With regard to the production of short flax and hemp fibres, the situation is radically different to that before the reform: sowing with the sole aim of receiving a Community premium has disappeared. The total area in the Community used solely for the production of short flax fibre is no more than 5 000 hectare. As for hemp, the area appears to have stabilised at around 15 000 hectares in the Community as a whole.
The sector has seen important developments as regards the diversification of outlets. The use of short flax fibre and hemp fibre in insulating materials, which showed signs of a promising future a few years ago, seems to be gradually finding a market niche. The manufacture of composite materials from these fibres has now become a reality, still on a small scale but with interesting prospects: today, several very popular models of car include parts such as door panels or rear shelves manufactured from composite materials that contain flax or hemp fibre. Pallets, packaging materials and technical components are also markets that the sector is currently trying to break into by exploiting the technical and environmental qualities of short flax fibre and hemp fibre. There has also been progress with the use of shives and dust produced during fibre production, such as in the production of furniture panels, mulch, animal litter and horticultural products.
However, the principal outlets, in terms of quantity, for both short flax fibre and hemp fibre have not changed: the paper industry, particularly for the production of fine and technical papers and for strengthening recycled paper, and the textile industry, where mainly short flax fibre is used, mixed with other fibres. It should be stressed that most short flax fibre and hemp fibre intended for these outlets has, after primary processing, more than 7.5% impurities, even though manufacturing processes sometimes require more effective cleaning at a later stage. These fibres are therefore eligible for aid under the derogation referred to above, which most of the producer Member States have decided to apply. It is clear that, at this stage, the continued activity of the primary processors producing these fibres would be compromised were processing aid not granted for fibres containing more than 7.5% impurities.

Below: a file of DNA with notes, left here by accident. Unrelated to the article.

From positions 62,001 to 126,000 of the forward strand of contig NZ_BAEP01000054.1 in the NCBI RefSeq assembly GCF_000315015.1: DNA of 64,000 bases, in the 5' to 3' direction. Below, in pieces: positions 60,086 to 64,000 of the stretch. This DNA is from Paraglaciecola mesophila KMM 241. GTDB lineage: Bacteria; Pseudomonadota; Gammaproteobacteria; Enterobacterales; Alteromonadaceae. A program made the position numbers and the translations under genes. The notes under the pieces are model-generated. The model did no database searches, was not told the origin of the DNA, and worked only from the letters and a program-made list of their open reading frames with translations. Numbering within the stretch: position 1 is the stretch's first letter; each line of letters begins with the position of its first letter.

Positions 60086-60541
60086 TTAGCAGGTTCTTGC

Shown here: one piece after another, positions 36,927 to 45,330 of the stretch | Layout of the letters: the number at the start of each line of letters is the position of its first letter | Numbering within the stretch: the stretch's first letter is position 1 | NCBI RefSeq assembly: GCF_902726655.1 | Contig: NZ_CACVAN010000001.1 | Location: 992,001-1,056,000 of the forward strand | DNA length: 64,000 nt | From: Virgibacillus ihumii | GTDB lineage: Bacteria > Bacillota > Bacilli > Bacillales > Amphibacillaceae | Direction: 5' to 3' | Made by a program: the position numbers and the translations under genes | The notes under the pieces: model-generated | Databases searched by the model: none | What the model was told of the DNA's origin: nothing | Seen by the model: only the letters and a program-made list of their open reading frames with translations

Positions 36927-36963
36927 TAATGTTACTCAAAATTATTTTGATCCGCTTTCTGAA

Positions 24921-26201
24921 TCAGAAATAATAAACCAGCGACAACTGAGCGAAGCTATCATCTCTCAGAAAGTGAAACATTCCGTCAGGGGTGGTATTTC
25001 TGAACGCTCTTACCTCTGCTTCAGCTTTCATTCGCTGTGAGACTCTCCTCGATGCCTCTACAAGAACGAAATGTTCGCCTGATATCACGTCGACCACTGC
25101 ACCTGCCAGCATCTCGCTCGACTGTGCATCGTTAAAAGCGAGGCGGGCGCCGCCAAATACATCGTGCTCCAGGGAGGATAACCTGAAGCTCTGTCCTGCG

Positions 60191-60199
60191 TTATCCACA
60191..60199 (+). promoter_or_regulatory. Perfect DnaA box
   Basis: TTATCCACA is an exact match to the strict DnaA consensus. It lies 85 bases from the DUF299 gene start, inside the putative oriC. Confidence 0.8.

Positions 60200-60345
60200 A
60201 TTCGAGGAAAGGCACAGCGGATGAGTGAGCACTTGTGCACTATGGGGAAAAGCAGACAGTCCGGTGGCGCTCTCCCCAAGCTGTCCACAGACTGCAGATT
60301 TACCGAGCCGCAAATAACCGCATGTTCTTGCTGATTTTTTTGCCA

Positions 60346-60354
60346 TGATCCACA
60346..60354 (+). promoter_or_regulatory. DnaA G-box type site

4. Operation of the arrangements
From their entry into force, the new support arrangements for flax and hemp grown for fibre have had clear positive effects on the sector. Inclusion in the arrangements for arable crops has brought simplification for farmers and put the two crops on an equal footing with competing crops. The new system of processing aid has allowed the maintenance or even an increase in production as a profitable economic activity and encouraged the whole sector to endeavour to fully exploit the products and by-products obtained, with positive results in terms of performance and competitiveness. For the future, the system of aid for producers has been incorporated into the system of single payments adopted under the reform of the common agricultural policy of June 2003.
At this stage, and in view of the lack of final data on production and of the rather short period that has elapsed since the new system of aid entered into force, it would seem sensible not to amend the system of processing aid before a more complete analysis can be carried out in 2005. That therefore means that the possibility for Member States to derogate from the 7.5% limit on impurities and shives laid down until the 2003/04 marketing year should be extended to 2005/06.
5. SUMMARY AND CONCLUSIONS
This report has been drawn up in response to the Council's request for an examination of the development of the production of flax and hemp for fibre after the reform of the common organisation of the sector, which entered into force on 1 July 2001.
The data currently available do not allow for a detailed analysis of production trends in the Member States or of whether or not the NGQs have been set at the correct level. However, on the basis of the information gathered, it can be concluded that the arrangements have had clear positive effects on the sector.
Under these circumstances, no amendments should be made to the existing system of aid before the more complete analysis to be carried out for the report planned for 2005 is available. That therefore means that the possibility for Member States to derogate from the 7.5% limit on impurities and shives laid down until the 2003/04 marketing year should be extended to 2005/06.